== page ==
Life is on the Wire – The Rest is Just Waiting

by Ed Meyer

posted on August 28, 2020 in Blogroll, General Discussion, Horse Racing, | Comments Off on Life is on the Wire – The Rest is Just Waiting

From my early days going to the races with my dad. I always wanted to work in racing. Quoting Papa Wallenda pretty much sums up my travels in Thoroughbred racing.

My first job at the track was really exciting, or that’s what I thought. I had a slick green windbreaker and khaki shorts with my polo tucked in. A cool new cap to begin the year, and all the cars a kid could park. – I had made it. I was working in racing.

For $28 a day, I was there by 5 pm. My boss would drive around in a little Subaru like a general observing his troops while he had a big Husman’s chip can in the front seat. The party container bag was in the back seat for easy consumption and the chip tin held a 12-pack of Budweiser perfectly. My boss had his troops ready to do battle with parking cars in straight lines while he sat at the end of the lot a 1/4 mile away and listened to sports talk and drank beer. Yeah, I had finally broken into the industry.

As the years drifted past, I noticed that racing had some of the most colorful characters in the world. For me, that’s the best part of the game. “Race Track World” was a universe inside the one we know. Believe it or not, it’s one of the most loyal places I have ever worked. People take care of their own, and every job was hard to come by as it was offered out within the inner-sanctum. Even ones at $28 per day parking cars in the cold and rain.

Over the years, I graduated to manage the same parking lot, and eventually worked my way inside. – What I learned for $28 a day was the best training for the race track.

  1. – Treat people with respect
  2. – Be courteous
  3. – Be discreet – Sometimes gamblers don’t want to be known, and others love the attention.
  4.  – If you’re going to drink beer, keep it in the trunk and drink out of a “Big Gulp” cup. – This is camouflage at the highest level.

Over the years, I’ve had one helluva a time. I’m not going to retire rich and famous, but the memories will last a lifetime.

I ventured into the building and became the Race Book Manager for Turfway Park. This was a good intro getting to know the lifeblood of the sport. Keep these people happy and you’ll make loyal returning customers. – I also learned the most important job task. Be available. When you are working, spend your time in plain sight. This gives the players a person to speak with. It may be a complaint, a problem, a request, or just some good talk about the races. People enjoy having a person to access. This job taught me that the folks in the seats keep the lights on and payroll met.

Director of Marketing. This was for River Downs working with my to-be-longtime friend John Engelhardt. This was a position where I learned on-the-job as my interest grew daily. Promotions, events, budgets, radio shows, The Regular Guy Show, and working with energetic college students as interns. This was a job like no other, and I doubt I’ll have another like this one. I learned more, made contacts I have stayed in touch with, and learned what a gem the little track can be.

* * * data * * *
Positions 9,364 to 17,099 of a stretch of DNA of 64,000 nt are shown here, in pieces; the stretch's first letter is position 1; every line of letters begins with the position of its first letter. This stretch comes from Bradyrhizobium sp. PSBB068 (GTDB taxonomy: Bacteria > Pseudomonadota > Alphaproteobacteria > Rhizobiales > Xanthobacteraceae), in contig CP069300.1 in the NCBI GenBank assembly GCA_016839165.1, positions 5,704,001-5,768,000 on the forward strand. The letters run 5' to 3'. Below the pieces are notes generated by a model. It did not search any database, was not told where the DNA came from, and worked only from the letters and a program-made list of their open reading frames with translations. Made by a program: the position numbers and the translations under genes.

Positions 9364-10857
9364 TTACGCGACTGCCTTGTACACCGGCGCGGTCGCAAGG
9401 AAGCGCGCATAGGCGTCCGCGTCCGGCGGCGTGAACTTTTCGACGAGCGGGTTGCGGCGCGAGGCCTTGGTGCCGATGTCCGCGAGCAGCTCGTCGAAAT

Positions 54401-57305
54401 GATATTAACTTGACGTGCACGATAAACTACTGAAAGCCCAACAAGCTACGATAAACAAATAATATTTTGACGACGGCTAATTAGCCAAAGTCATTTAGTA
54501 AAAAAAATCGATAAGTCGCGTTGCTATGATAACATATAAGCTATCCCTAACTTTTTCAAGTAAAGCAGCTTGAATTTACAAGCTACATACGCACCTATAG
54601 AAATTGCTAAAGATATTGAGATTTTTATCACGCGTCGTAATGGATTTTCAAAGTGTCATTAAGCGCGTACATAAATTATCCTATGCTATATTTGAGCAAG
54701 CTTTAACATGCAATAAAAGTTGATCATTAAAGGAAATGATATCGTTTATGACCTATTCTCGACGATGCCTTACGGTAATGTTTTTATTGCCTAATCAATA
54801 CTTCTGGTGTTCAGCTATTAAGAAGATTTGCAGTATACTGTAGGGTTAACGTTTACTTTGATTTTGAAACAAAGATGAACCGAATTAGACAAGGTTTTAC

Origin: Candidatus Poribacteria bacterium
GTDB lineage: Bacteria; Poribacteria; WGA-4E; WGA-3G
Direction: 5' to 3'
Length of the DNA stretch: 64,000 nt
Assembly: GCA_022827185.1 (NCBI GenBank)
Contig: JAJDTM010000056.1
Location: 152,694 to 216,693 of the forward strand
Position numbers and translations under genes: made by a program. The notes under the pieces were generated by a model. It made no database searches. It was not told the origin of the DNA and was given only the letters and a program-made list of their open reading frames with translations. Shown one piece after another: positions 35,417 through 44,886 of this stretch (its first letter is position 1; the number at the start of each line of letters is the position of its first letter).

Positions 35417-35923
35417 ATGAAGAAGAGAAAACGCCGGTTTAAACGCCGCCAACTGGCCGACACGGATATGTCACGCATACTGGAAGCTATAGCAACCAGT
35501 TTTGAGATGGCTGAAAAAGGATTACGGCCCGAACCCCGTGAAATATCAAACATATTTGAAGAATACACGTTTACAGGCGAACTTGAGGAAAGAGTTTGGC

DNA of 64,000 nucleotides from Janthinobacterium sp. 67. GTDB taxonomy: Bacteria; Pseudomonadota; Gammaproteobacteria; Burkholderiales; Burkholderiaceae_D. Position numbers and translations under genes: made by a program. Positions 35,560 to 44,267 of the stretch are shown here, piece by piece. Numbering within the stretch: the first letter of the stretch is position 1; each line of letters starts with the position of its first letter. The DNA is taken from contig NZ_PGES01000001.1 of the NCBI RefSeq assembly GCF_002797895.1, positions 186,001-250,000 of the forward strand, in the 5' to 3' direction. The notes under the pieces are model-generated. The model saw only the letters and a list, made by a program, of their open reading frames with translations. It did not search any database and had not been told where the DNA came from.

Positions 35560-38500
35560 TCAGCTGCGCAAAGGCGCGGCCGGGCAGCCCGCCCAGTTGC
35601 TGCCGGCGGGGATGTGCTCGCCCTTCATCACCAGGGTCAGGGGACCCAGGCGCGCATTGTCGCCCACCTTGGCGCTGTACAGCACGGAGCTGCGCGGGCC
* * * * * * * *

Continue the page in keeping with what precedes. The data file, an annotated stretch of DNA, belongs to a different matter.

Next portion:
ADW Coordinator was a dream job. I had the opportunity to go to work for Keenland. It was like a AAA ballplayer being called up by the Yankees. – The job was to get the word out about the betting site, design player events, and handicap in written form and on the radio. – I must admit it didn’t seem like it could work as the landscape was packed with ADW’s. Another fish in the pond wouldn’t make much of a difference, but the opportunity was once in a lifetime. It was 13 months of working with some of the best people in racing. How many times have you been a Yankee?

Belterra Park was a new opportunity. – River Downs had sold the property, and not many of us were retained. My good friend John Engelhardt tossed my name in the ring for track announcer/morning line odds-maker. I handle the Twitter updates for racing and assist in some brainstorming. – It’s a great job and there’s never a day I regret being there when my car pulls into the parking lot. – Small track and even though this is my 6th year it still feels new. I guess that’s when you love something.

In addition to working at various tracks, I have been here with the Winning Ponies family since 2008. – Getting to talk about racing, handicapping, and writing about the colorful characters in the sport has been a labor of love. They have given me a blank slate and been incredible to work with. – We started the Winning Ponies Radio Show which I passed the baton to my friend John Engelhardt, and continue to express myself on a site that is dedicated to making players enjoy the process of playing the races. They really have a quality product and in my travels have met many people who know my name from being a part of their team. – Winning Ponies is your one-stop-shop for all things racing. The Winning Ponies Radio Show, blogs, stories, and free selections. If you’re here already, look around and see for yourself. I did, and I’ve been here since 2008 looking forward to many more years. – (Bets) of luck my friends!